Panama after 50 years

Lee Havis and Roberto

From June 29 – July 1, 2013, Lee Havis visited Panama to attend a 50th year reunion of Peace Corps volunteers in that country. For Lee, this was the first time he returned to Panama after serving there as a volunteer from 1966-68. In the Peace Corps, Lee served as assistant professor in the faculty of engineering of the University of Panama in Panama City. During this time, he and native Panamanian professor, Roberto Smith, comprised the faculty’s entire mechanical engineering department which, in 1968, had an initial raduating class of only seven students. Lee recalls the great challenge and difficulty of teaching advanced math and engineering subject matter in the circumstances at that time. This difficulty was even further magnified by his lack of fluency in the Spanish language. Nevertheless, Lee looks back on this whole time in Panama as an important preparation for his later life’s work. He says, for example, “This first teaching experience got me interested in the problems of education, which then led me to the Montessori approach which I took up when I returned to the United States.”

At the Panama reunion, Lee discovered that many of his former colleagues and students had gone on to become prominent leaders in Panama. Some of his students, for example, became quite successful in the country’s growing industry, commerce, and constructive activity, which has now made Panama the fastest growing economy in the region. In addition, some former students and colleagues gained positions of high responsibility in the management and operation of the country’s primary asset, the famous Panama Canal. Lee also became aware of the great changes occurring in higher education in Panama since his time as a Peace Corps volunteer. In the field of engineering and technology, for example, the former faculty of engineering evolved into the establishment of a whole new technology university. In 2013, this new university has now grown to an enrollment of almost 20,000 students attending classes in seven separate campuses around the country.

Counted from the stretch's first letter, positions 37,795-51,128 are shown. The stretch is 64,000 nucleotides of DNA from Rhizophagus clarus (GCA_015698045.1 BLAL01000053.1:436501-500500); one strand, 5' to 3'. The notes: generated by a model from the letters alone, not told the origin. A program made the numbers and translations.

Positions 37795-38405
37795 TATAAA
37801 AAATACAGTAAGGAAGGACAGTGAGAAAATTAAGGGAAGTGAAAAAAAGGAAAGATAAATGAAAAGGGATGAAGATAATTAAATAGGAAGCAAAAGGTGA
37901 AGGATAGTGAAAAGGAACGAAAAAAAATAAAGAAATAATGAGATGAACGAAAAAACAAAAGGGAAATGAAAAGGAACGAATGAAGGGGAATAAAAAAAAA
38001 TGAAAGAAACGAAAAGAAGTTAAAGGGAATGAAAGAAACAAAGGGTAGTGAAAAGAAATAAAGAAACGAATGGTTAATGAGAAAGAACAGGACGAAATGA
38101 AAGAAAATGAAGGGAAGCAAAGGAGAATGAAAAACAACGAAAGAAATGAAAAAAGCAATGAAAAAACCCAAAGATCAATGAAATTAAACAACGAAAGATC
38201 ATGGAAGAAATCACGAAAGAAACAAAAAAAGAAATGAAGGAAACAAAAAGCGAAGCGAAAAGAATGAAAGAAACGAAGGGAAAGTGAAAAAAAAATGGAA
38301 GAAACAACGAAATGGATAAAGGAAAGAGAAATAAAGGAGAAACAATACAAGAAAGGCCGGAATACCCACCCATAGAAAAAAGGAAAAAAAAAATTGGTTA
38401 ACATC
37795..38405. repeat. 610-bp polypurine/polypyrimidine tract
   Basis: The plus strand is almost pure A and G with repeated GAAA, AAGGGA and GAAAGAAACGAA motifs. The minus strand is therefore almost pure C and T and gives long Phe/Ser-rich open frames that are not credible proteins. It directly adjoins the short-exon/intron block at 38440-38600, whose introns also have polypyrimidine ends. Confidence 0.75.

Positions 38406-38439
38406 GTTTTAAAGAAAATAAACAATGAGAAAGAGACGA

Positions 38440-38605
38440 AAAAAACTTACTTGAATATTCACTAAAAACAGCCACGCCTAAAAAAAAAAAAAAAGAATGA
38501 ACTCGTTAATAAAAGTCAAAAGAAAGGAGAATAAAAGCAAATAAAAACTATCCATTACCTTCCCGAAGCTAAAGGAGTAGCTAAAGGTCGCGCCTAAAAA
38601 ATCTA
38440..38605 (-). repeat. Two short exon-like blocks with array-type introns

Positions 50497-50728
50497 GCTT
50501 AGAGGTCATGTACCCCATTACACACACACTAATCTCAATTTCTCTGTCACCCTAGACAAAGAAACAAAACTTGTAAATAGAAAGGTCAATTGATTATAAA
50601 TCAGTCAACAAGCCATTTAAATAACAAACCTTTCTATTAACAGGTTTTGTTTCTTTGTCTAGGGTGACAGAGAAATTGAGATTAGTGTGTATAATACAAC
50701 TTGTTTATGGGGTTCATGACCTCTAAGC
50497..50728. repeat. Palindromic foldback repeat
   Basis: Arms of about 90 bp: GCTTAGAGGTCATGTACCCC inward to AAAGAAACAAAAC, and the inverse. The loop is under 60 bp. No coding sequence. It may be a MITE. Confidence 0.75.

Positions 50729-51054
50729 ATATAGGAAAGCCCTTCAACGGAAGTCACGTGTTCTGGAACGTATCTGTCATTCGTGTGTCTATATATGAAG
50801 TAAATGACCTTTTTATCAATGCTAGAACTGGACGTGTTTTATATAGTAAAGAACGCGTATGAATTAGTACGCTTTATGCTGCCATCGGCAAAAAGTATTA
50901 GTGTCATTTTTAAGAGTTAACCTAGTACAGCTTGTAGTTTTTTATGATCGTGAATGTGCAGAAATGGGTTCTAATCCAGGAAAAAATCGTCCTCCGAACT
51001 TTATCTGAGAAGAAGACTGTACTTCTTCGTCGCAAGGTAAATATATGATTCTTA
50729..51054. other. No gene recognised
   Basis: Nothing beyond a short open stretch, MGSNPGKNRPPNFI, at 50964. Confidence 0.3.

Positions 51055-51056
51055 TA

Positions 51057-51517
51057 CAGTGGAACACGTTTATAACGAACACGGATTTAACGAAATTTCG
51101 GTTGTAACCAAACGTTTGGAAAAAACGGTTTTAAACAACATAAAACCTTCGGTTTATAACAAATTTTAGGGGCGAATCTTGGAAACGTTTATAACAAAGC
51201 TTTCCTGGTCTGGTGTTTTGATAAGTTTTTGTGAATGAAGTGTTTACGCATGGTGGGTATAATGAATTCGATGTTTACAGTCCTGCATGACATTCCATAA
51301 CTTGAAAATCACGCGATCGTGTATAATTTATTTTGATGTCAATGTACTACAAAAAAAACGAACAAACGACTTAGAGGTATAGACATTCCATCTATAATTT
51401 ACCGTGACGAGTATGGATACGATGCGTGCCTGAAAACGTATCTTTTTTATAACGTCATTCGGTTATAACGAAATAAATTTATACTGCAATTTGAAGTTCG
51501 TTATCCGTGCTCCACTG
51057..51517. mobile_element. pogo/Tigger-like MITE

While in Panama, Lee also learned that soon after leaving the country in1968, one of his associates on the faculty staff, Edilma Moreno, entered the field of early childhood education to ultimately become the national director of education. Now, as di-rector of a commission to reform education in the country, she is in a position of considerable influence to guide future progress in the field. Lee has therefore renewed contact with Edilma to hopefully work with her for a “ new education” in Panama.